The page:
Are there any better alternatives?
Emacs 27 will support a fill column indicator natively by way of the buffer-local minor mode display-fill-column-indicator-mode and its global counterpart global-display-fill-column-indicator-mode.
Here it is in action:
Quoth (emacs) Displaying Boundaries:
14.15 Displaying Boundaries
You can use the package font-lock-profiler. For each font-lock rule, it measures execution time and the number of times the rule matched.
The package supports measuring time for highlighting a buffer or a region. It also allows measuring time during an editing session. Simply run font-lock-profiler-start, edit your text, and run font-lock-profiles-stop-and-...
I don't think "inserting x and seeing the resulting font-lock highlighting" is a good approach in general. You'll likely be better off calling asking directly the code that performs this font-lock highlighting (which should be able to make this decision directly).
But FWIW, here's how you could do it "by asking font-lock" like you suggest:
A way to think about figuring that out is to wonder what code in hi-lock needs to know what has been highlighted. An obvious place is in the code for unhighlighting, since it prompts for a choice of regexps that have already been highlighted. If you look at the function, you can probably chase it down from there.
I noticed that you have found the answer to your question already, by looking at the source code.
The behaviour is in fact documented. The doc string of the variable font-lock-keywords contains the following, in the section describing MATCH-ANCHORED:
The limit of the
MATCHER search defaults to the end of the line after
PRE-MATCH-FORM is evaluated. ...
M-x customize-group RET css RET
would inform you about:
css-fontify-colors is a variable defined in `css-mode.el'.
Its value is t
This variable is safe as a file local variable if its value
satisfies the predicate `booleanp'.
Whether CSS colors should be fontified using the color as the background.
The function c-literal-limits, defined in progmodes/cc-engine.el determines how strings and comments are identified in all c-mode variants. It uses these two definitions to do so:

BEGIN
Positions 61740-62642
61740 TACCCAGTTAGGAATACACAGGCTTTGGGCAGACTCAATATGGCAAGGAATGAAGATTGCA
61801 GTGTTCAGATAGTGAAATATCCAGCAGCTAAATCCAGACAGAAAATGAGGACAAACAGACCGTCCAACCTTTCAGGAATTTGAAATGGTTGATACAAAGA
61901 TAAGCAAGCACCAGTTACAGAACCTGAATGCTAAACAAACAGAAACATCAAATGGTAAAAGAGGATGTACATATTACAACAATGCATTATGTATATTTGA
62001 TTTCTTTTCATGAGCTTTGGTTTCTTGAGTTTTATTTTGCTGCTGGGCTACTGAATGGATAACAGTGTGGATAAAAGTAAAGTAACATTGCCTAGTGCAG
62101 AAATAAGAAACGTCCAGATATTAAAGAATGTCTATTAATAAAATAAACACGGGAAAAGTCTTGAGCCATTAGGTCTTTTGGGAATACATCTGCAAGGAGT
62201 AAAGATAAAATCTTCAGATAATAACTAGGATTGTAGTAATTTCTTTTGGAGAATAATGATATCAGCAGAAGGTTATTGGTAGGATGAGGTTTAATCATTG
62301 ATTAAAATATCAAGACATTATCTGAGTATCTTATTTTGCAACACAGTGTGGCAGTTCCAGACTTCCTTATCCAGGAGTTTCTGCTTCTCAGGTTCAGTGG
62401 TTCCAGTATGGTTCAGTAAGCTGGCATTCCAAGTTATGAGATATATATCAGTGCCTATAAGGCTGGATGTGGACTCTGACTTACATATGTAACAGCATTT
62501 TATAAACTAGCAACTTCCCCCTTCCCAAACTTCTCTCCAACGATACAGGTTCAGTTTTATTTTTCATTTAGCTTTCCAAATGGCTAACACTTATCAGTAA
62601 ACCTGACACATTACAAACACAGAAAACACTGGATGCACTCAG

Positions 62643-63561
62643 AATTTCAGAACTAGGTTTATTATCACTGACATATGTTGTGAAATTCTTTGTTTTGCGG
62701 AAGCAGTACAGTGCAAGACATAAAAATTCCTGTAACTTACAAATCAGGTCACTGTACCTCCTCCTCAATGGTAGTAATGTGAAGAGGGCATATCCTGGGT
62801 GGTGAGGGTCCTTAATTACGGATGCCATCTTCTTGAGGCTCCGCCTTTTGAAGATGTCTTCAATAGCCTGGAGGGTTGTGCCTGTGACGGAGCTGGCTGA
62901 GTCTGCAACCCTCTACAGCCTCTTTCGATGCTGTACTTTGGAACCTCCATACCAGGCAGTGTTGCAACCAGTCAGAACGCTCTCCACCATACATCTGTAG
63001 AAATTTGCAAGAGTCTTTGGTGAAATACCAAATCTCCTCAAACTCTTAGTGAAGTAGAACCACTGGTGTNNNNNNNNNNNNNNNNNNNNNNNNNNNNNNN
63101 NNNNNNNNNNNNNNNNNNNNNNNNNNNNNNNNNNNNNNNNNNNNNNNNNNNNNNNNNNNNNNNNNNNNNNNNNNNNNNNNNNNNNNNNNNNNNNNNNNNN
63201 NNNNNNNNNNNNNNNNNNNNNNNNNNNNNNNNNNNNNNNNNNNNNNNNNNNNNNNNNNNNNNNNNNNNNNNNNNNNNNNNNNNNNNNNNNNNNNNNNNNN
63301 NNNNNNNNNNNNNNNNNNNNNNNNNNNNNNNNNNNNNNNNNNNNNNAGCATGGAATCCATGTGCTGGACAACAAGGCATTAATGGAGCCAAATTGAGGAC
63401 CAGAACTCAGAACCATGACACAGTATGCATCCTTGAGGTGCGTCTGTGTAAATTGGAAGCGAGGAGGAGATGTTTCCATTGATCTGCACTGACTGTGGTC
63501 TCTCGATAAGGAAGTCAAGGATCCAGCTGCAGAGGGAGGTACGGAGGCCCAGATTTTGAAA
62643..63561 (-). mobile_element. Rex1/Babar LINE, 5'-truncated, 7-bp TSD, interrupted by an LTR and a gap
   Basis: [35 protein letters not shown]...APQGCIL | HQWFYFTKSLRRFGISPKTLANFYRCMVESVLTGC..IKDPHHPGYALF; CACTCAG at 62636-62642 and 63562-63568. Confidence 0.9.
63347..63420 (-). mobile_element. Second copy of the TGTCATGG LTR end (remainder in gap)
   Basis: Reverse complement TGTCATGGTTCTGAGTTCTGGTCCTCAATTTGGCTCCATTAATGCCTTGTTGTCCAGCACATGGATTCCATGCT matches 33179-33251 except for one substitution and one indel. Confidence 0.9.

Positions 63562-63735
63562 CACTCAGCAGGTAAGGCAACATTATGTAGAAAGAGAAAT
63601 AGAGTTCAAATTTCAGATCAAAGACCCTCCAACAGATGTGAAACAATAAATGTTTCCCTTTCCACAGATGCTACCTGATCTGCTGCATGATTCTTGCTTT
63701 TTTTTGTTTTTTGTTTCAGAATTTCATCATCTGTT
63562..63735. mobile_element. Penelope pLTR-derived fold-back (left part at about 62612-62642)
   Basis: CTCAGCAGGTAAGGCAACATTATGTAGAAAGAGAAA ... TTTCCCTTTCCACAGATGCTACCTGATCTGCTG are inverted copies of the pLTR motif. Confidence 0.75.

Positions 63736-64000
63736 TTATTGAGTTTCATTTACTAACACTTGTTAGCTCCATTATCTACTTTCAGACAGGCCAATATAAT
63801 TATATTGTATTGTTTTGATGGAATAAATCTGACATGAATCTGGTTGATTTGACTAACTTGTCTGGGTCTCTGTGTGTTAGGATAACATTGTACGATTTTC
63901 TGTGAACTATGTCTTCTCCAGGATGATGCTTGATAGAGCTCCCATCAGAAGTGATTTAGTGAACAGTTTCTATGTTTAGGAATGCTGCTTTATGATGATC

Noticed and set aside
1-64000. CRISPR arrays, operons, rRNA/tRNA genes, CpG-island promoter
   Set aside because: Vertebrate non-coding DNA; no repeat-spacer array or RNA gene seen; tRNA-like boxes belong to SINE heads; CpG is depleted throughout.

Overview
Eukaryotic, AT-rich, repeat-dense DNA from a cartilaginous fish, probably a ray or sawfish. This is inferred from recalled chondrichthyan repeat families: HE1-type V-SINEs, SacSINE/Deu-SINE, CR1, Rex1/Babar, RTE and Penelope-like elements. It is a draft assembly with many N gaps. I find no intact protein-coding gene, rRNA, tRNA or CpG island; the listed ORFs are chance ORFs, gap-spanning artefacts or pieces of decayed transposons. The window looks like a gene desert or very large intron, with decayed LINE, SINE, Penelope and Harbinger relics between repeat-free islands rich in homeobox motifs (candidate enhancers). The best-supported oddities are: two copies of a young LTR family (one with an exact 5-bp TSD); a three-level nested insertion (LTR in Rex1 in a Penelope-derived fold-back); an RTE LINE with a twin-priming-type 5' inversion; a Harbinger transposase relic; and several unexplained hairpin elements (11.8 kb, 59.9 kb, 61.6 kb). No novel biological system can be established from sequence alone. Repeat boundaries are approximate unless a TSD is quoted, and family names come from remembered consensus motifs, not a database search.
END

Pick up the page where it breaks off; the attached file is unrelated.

;; String syntax chars, suitable for skip-syntax-(forward|backward).
(defconst c-string-syntax (if (memq 'gen-string-delim c-emacs-features)
Here's a code snippet that will make all occurrences of " / " appear as " ÷ " in the current buffer:
(add-to-list 'font-lock-extra-managed-props 'display)
'((" \\(/\\) " 1 '(face nil display "÷"))))
The first line makes font-lock manage the display property of text, so that it removes the property when a piece of text no longer ...
I believe what you need to do is check the inheritance of the various faces. This can be done with describe-face. The available options are given in the manual under Face Attributes, but I believe the one you want is unspecified.
Here is what I use in my init.el for highlighting and how I solved the problem of the highlight clobbering other faces:
You need to set font-lock keywords, e.g.,
(1 font-lock-keyword-face nil t)
(2 font-lock-function-name-face nil t))))
the above is adapted from https://github.com/emacs-mirror/emacs/blob/8fe21b03/lisp/emacs-lisp/generator.el#L796. I suggest you to ...
I think you're looking for C-hv hi-lock-interactive-patterns
Following the question edit...
The strange behaviour (for me) of this function is that the STRING 2 highlight is non turned off
Ultimately hi-lock is using the font-lock machinery, and so the patterns get added to (but not removed from) font-lock-keywords with the way your code was working. ...
Since fill-column-indicator is quite heavy, this solution shows a character to the right of the current line.
So when you're typing you can see the line limit before you exceed it.
This defines the minor-mode hl-line-margin-mode:
;; Global, ensures one active margin for the active buffer.
(defvar hl-line-margin--overlay nil)
I've found a solution using the emacs package mmm-mode. Most of the information I got was from this article.
What this package does, is allow multiple major modes in the same buffer. You basically set the opening and closing clauses for whatever nested syntax you have, and that block will be highlighted in a submode.
M-x package-install RET graphql-mode
The main workhorse here is the following:
(add-hook 'org-mode-hook (lambda ()
(font-lock-add-keywords nil tex-font-lock-keywords-3)))
In addition, I had to customize the subscript, superscript, and tex-math faces to get this effect:
You can customize the faces to get them to look how you like.
I also found that I had to remove the org-...